Prudnik Old Jewish Cemetery

Cemetery Information

Opole Voivodeship
Site address
Wiejska Street.
GPS coordinates
50.3287173, 17.5749278
Perimeter length
181 metres
Is the cemetery demolished
Type and height of existing fence
No fence
Preservation condition
Demolished and overbuilt Jewish cemetery
General site condition
It is likely that the Matzevot of Prudnik Old Jewish Cemetery have been used for paving stones for the property on the Cemetery site. No markings were found on the stones, however their size and stone are typical of Matzevot.
Number of existing gravestones
Date of oldest tombstone
Date of newest tombstone
Urgency of erecting a fence
Fence is not needed
Land ownership
Preserved construction on site
Drone surveys

Historical overview

Prudnik was established under Magdeburg Law in 1279. In the 14th and 15th centuries, Prudnik was under Czech rule. The first records of Jewish settlement date back to 1350. In 1524, 25 Jews lived there. Two years later, Prudnik was under the authority of German emperors. Under the Habsburgs, the Jewish community initially grew. In 1540, a synagogue was built and a year later, a cemetery was established. As a result of an increase in trade conflicts with Catholic merchants, pogroms, and general anti-Semitism, Jews were expelled from the city in 1570. In 1742, Prudnik was incorporated into Prussia under the changed name of Neustadt in Oberschlesien. The Jewish population returned to Prudnik after the “Emancipation Edict” in 1812. In 1840, Jews constituted 2.3% of the population (126 people).

Until the Second World War, the Jewish community was not numerous, but they were financial elite of the town. One of the most influential figures was Samuel Fränkel, who, together with his partners, their donations and financial support, significantly contributed to the development of Prudnik. The period of development of the Jewish community ended with the Night of Broken Glass (Kristallnacht) on November 9-10, 1938, during which the local synagogue was burned down. As part of the “Aryanization,” the Fränkl family had to hand over their textile factory to the Nazi authorities. Growing anti-Semitism forced many Jews to leave the town, and in 1939, only 79 remained. In 1940, a forced labor camp was established in the town. From the camp, the Jews of Prudnik were deported to various ghettos in Zagłębie Dąbrowskie in July 1942. In January 1945, a march of prisoners evacuated from Auschwitz-Birkenau went through the town. Many of them were shot in Prudnik, and after the war, the bodies of 27 victims were exhumed and placed in the new local Jewish cemetery.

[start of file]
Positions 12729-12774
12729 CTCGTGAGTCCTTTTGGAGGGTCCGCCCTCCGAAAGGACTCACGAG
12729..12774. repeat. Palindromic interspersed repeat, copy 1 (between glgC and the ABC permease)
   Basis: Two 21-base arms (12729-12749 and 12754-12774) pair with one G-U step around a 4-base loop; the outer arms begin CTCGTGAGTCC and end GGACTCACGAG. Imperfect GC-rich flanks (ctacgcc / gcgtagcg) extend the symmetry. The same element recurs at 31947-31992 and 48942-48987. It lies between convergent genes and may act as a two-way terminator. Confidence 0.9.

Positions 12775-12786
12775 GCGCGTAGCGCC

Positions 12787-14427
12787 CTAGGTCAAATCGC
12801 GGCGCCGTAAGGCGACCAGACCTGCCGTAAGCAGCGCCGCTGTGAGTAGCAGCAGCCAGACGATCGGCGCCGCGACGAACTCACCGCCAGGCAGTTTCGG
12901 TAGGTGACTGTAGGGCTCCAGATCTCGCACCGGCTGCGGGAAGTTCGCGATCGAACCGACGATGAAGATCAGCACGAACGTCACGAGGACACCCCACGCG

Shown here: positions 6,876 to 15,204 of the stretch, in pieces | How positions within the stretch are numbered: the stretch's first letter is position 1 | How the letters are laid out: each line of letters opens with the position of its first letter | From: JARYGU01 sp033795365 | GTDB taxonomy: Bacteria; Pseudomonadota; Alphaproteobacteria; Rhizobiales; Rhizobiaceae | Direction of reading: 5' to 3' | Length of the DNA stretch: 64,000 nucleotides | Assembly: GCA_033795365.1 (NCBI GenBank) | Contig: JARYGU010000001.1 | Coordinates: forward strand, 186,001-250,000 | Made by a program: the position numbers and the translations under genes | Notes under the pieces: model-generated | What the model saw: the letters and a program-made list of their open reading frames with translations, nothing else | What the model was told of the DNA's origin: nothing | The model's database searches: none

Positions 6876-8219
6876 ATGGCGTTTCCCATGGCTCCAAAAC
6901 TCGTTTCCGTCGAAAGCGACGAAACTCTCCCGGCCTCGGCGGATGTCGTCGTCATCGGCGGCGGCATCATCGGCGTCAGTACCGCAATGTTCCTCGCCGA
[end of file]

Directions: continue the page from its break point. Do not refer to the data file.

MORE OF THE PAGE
The first Jewish cemetery of Prudnik was established in 1541 when the Jewish population received land on so-called Sand Mountain to establish a necropolis. The cemetery functioned until 1570. Currently, the area of the necropolis is neglected, overgrown with trees and completely unmarked. The burial layout also vanished completely.